Over the last half a million years, CO2 has shifted between 180 and 280 parts per million. Since 1950, primarily due to the burning of fossil fuels, it has skyrocketed to just over 400 parts per million, and it is not levelling out.

If this continues, we will experience a hotter climate in the years to come. We will need to find ways to either store CO2, or mitigate the greenhouse effect to avoid this uncertain, and increasingly ominous, future.

The discovery

Understanding global climate gases is built upon upon careful measurements and experimentation across disciplines including meteorology, chemistry, geology, astronomy, oceanography, botany, engineering, and physics. The Swiss naturalist de Saussure’s 1767 experiment with solar ovens led to Fourier’s 1824 realisation that the Earth could warm by sunlight’s heat energy failing to reflect back into space, developing further to produce Arrhenius’s 1859 calculations of climate change based on atmospheric gases.

Precision measurement of atmospheric CO2 began in 1958 on the peak of the Hawaiian volcano Mauna Loa; 100,000 years of ancient CO2 levels can be found in the bubbles held within Antarctic ice. Scientific inquiry into fossil life and geological events has also brought about a greater understanding of the changes in Earth’s atmosphere throughout our planet’s existence.

At daybreak, if you look towards the rising sun, you may see the bright planet Venus. Through satellite and robotic explorations of this planet, we now understand what causes the intensely hot temperatures at the surface – the greenhouse effect of carbon dioxide and water vapour. According to a recent NASA report, Venus may have once been a habitable planet, until global warming transformed the planet into its current hellish state with surface temperatures higher than 460°C, virtually no water, and an atmosphere comprised of carbon dioxide and sulphuric acid clouds.

Today, countless scientists are observing Earth’s atmospheric dynamics. While there may be a concerning number of climate change deniers, their numbers are vastly outnumbered by those who hold to the science, and by those who are suffering from its effects. The real controversy surrounding climate change is therefore not about chemistry and the science of the climate, but about responsibility and justice.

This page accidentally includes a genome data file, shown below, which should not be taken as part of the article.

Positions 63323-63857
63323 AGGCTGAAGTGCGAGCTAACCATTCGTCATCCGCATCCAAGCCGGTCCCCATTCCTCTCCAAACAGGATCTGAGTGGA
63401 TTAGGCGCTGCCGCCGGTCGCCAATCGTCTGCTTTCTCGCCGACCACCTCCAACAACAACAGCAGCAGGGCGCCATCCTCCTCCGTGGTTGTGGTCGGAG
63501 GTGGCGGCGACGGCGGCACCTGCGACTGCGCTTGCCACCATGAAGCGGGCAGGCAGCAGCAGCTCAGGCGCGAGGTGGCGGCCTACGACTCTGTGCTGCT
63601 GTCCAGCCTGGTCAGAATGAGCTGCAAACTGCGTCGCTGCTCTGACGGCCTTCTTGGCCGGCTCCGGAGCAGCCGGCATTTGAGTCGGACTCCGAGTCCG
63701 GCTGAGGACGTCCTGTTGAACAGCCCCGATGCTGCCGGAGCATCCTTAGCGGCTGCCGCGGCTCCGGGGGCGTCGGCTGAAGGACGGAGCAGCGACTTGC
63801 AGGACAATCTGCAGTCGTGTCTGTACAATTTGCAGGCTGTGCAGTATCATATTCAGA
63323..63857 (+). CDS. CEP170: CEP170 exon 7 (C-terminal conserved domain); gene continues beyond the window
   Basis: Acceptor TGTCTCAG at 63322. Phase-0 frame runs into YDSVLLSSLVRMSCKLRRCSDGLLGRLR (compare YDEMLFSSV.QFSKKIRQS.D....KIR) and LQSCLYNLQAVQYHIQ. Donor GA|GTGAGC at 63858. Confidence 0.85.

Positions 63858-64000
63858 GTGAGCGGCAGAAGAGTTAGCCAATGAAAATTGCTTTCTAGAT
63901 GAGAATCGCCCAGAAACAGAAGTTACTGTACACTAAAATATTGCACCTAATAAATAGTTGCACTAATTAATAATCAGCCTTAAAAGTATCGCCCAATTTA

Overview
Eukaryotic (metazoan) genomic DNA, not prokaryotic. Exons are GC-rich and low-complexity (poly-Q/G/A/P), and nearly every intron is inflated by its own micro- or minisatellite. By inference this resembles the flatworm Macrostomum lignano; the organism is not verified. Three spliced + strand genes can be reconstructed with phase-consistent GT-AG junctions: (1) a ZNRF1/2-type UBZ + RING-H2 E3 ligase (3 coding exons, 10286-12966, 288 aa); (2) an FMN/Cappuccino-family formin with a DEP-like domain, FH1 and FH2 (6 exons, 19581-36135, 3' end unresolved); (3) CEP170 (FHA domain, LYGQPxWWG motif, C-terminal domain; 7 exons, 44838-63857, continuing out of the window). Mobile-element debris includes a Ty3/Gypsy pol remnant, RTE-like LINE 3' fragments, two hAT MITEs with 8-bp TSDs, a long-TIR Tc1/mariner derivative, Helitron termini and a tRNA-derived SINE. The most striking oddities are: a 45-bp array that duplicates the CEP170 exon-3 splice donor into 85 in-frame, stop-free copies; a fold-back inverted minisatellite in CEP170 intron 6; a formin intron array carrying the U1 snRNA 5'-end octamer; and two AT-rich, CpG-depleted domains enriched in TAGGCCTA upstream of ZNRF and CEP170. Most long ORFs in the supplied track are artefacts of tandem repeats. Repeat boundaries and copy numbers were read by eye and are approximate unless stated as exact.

Opportunities for change

It would be too easy to become complacent, or even defeatist, in the face of these worrying changes. But there is still an opportunity for every individual to work together to set motions in place.  First and foremost, we need to understand and stay alert to the problem. Only then can we give it the attention and gravity that it deserves. There’s a remarkable amount of confusion and, tragically, misinformation about climate change. For some, it’s easier to deny or ignore these changes and to resist making any tough decisions, but this is, inevitably, a losing strategy.

With that awareness comes a recognition of the pathways forward. Realising that renewable energy sources such as wind, hydro, and solar energy offer new solutions for generating power, innovative countries have invested in research and instigated infrastructure efforts towards implementing these technologies. Fossil fuels are being identified not only as non-renewable, but also as perilous, leading to increased calls for reducing reliance on these important resources.

Across the globe, people are experimenting with new methods to slow, mitigate, and adapt to climate change. While these initiatives are as yet unable to provide a capable replacement for fossil energy sources, used effectively, they may lead to a future where humanity is able to harness the tools to manage our shared atmosphere more responsibly.

The oil fire following the 2010 Deepwater Horizon disaster in the Gulf of Mexico (Image © Daniel Beltra courtesy of Over/Speak Out)

Change Starts with You

When the first photograph was taken of Earth by Apollo 17 in 1972 – called The Blue Marble – humans had their first clear image of the beautiful vulnerability of our planet, orbiting silently in space. This image captures our atmosphere, and shows that it is shared by all of us. If there is one sure thing that arises from the uncertainty of a changing world, it is the singular importance of that fact. Earth is our one and only hospitable habitat – one that we won’t have the opportunity to be homesick for should we choose to lose it.

For more stories and photographs from the issue, see Asian Geographic Issue 123, 2017